A beneficial consequence of the PHIS+ mapping was in some cases to confirm local LOINC mappings and in other cases to correct erroneous maps. One of the sites provided its own LOINC mappings for all its local test codes, and BMIC’s mapping of the site’s metadata largely agreed with these LOINC mappings. Discrepancies were primarily due to ambiguous metadata that were resolved during the iterative cleanup process. Three other sites provided some LOINC mappings for their local codes. Discrepancies found with these mappings were again often due to ambiguous metadata. Others were actual erroneous mappings by the sites. We also discovered some instances where a site’s LOINC mapping was accurate when it was originally made, but the test had changed over time and the LOINC mapping was no longer correct. Finally, for those sites that had not yet implemented LOINC coding, this process gave them valuable information to begin the transition to LOINC usage. In the future, we anticipate that the sites will assume the LOINC mapping process, and a simpler QA process will be performed for PHIS+.
shows the results of the metadata processing, with the sites anonymized. The number of mapped, unique tests for each site is shown. A single LOINC code may map to more than one test at a site. Across all the sites, 435 unique LOINC codes were identified, which mapped to 959 total site tests. The vast majority of LOINC codes (58%) are used at only one site; 19% are used at two sites, and 8% at three sites. But 15% (68) of the LOINC codes are used at four or more of the sites. Nine of the top ten tests in were covered by at least five of the sites for serum/plasma specimens: lack of total agreement was due to a site reporting a different specimen for its test. The anomaly in the top ten list was Urea Nitrogen: more variability exists in specimen and method among the sites for this test. In addition to the top ten tests, all six sites perform common Hematocrit, Urine Leukocyte Esterase, Urine pH, Urine Reducing Substance, and Hemoglobin tests.
Metadata results from the six hospitals showing the number of unique local tests from each site and corresponding number of linked LOINC codes, as well as other mapped codes. (Sites have been anonymized.)
The differences in the number of local tests between the sites performing the most (Sites A & B) vs. least (Site F) tests are partly due to Sites A & B more often reporting multiple tests that map to the same LOINC code (i.e. multiple local methods to obtain the same result). But Sites A & B still listed far more tests than the other sites, mostly due to unique tests reported as part of CBC and Complete Urinalysis panels.
In addition to the LOINC Codes, 34 SNOMED codes for Units of Measure were linked to 101 local Units; 9 HL7 Interpretation Codes were linked to 35 local codes; and 11 SNOMED Specimen codes were linked to 25 local codes.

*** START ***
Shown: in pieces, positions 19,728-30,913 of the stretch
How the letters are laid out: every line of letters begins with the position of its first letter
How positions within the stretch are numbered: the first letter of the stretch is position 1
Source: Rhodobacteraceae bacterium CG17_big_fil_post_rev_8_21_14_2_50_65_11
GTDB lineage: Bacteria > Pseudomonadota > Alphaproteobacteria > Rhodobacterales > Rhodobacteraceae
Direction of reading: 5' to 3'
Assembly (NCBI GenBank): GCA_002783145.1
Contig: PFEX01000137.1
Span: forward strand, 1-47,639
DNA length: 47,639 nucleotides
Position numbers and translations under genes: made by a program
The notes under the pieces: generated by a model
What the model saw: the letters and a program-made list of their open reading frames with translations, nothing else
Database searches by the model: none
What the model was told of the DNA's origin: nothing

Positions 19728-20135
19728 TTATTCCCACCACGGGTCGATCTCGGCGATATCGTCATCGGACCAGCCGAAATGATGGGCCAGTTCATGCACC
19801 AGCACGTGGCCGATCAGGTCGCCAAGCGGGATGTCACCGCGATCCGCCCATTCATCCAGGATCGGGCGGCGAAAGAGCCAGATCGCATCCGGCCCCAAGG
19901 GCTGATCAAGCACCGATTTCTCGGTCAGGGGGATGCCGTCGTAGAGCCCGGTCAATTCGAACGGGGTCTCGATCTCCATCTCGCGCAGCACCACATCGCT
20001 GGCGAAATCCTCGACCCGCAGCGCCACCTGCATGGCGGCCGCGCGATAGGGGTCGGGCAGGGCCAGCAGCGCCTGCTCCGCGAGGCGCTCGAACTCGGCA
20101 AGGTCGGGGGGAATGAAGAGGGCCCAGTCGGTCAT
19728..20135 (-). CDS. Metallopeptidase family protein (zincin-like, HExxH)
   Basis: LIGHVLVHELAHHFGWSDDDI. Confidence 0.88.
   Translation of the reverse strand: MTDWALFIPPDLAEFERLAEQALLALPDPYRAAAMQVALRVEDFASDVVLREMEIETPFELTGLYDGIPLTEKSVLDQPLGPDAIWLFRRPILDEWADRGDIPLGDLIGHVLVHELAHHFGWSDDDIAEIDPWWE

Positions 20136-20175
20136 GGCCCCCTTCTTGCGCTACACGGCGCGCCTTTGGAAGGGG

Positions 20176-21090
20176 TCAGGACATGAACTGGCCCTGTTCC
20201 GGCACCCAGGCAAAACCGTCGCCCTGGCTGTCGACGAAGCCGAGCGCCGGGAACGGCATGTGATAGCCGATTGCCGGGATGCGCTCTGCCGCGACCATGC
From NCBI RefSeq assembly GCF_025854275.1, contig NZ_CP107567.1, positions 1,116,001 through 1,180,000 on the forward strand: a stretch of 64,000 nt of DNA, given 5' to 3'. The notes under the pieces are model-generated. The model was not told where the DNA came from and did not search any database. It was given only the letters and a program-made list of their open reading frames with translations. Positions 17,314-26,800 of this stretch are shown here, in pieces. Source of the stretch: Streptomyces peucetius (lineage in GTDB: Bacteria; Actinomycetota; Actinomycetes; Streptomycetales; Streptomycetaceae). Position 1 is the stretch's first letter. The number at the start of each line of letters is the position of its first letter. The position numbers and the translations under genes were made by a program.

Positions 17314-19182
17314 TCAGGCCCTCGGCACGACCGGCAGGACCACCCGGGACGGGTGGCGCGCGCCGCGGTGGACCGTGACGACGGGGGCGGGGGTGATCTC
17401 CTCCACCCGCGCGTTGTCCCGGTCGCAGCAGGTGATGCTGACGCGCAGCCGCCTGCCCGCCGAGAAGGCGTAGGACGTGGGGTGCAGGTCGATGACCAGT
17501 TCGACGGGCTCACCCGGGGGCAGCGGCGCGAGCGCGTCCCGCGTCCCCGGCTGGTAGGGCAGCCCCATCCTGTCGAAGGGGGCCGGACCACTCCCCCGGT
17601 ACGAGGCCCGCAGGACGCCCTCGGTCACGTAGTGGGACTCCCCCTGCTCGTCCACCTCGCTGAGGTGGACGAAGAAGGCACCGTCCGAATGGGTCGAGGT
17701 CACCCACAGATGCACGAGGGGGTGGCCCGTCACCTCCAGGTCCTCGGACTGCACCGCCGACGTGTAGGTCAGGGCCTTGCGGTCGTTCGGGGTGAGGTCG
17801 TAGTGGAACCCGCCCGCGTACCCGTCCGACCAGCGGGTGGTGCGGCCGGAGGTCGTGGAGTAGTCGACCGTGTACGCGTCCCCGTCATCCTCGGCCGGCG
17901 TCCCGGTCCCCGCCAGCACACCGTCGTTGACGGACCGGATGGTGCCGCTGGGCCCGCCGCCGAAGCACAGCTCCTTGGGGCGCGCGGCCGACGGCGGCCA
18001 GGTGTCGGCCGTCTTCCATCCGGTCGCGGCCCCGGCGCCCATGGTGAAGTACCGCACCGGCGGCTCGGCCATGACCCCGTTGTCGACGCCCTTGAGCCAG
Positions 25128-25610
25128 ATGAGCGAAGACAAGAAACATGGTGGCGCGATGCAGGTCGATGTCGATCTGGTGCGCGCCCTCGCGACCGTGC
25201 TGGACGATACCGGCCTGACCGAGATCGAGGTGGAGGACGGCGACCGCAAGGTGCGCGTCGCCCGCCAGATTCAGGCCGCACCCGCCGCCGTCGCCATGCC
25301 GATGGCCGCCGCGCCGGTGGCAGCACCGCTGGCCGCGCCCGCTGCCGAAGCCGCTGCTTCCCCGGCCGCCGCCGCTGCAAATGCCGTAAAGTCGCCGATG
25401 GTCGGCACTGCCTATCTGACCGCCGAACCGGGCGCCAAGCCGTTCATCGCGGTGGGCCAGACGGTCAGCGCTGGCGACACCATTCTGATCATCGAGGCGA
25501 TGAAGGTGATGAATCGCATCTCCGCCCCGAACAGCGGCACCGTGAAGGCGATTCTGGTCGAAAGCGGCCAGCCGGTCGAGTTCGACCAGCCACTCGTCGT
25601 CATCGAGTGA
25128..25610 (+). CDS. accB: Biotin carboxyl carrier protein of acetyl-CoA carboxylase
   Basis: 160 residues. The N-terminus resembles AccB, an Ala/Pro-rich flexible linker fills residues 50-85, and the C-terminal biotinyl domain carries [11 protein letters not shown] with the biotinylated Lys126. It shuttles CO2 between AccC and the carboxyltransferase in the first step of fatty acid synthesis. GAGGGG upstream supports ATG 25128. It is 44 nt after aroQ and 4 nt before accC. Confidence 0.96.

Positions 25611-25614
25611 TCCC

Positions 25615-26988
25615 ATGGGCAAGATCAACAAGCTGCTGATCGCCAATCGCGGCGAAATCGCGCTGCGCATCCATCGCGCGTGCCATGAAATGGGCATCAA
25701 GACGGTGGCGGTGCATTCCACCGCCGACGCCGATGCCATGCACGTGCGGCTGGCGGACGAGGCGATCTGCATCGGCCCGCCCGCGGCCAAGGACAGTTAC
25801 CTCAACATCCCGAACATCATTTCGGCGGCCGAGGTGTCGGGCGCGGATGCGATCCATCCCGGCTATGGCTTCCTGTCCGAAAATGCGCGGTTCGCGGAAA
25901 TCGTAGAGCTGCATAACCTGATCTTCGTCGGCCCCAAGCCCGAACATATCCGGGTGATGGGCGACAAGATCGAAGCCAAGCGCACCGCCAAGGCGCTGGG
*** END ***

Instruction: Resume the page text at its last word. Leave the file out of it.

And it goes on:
Lab Data Collection
Once the metadata issues were largely resolved, we began the task of collecting lab data from the sites. As mentioned earlier, the project participants decided to use a common format for reporting the lab result data for Lab Sample 1. For simplicity, we developed a field-delimited text file format that had characteristics similar to HL7 v2.x message syntax10
, including the use of a pipe delimiter between data fields. The required fields were derived from the metadata in as well as additional fields necessary for the lab result instance data. For example, we added Patient ID and Billing Number fields in order to join the lab data with the existing administrative data in PHIS. We also specified a sequence number on each row of data so that we could QA our results with the sites and resolve issues. The format and fields for the lab sample file are shown in , along with an example lab result. (The Hospital_Number and Campus_ID fields correspond to specific site identifiers issued previously by CHCA for PHIS.) Each row in the file ends with a carriage return. Descriptions of the file format, field contents, and example lab results were provided to the sites. The sites were instructed to compile results from the year 2009 for all the tests mapped in their corresponding metadata return files.
Lab data format for Lab Sample 1. The example shows an abnormal Hemoglobin result from a CBC panel. In the example, the End_Date_Time, Ref_Range_Low, Ref_Range_Hi, and Comments fields are empty.
Because of the issues discussed previously with data use agreements and IRB protocols, the sites were instructed to create a de-identified copy of their lab sample files. Patient ID and Billing Number fields were left blank, and all date/time fields were set to the same value (“January 1, 2009, 9:00 am”). The de-identified files could then be sent to BMIC. (The scrubbed fields were not necessary for the data translation process.) Once the data use agreements and IRB protocols were agreed to, the translated data from the de-identified files could be joined with the information in the original (identified) files via the Sequence_Number field.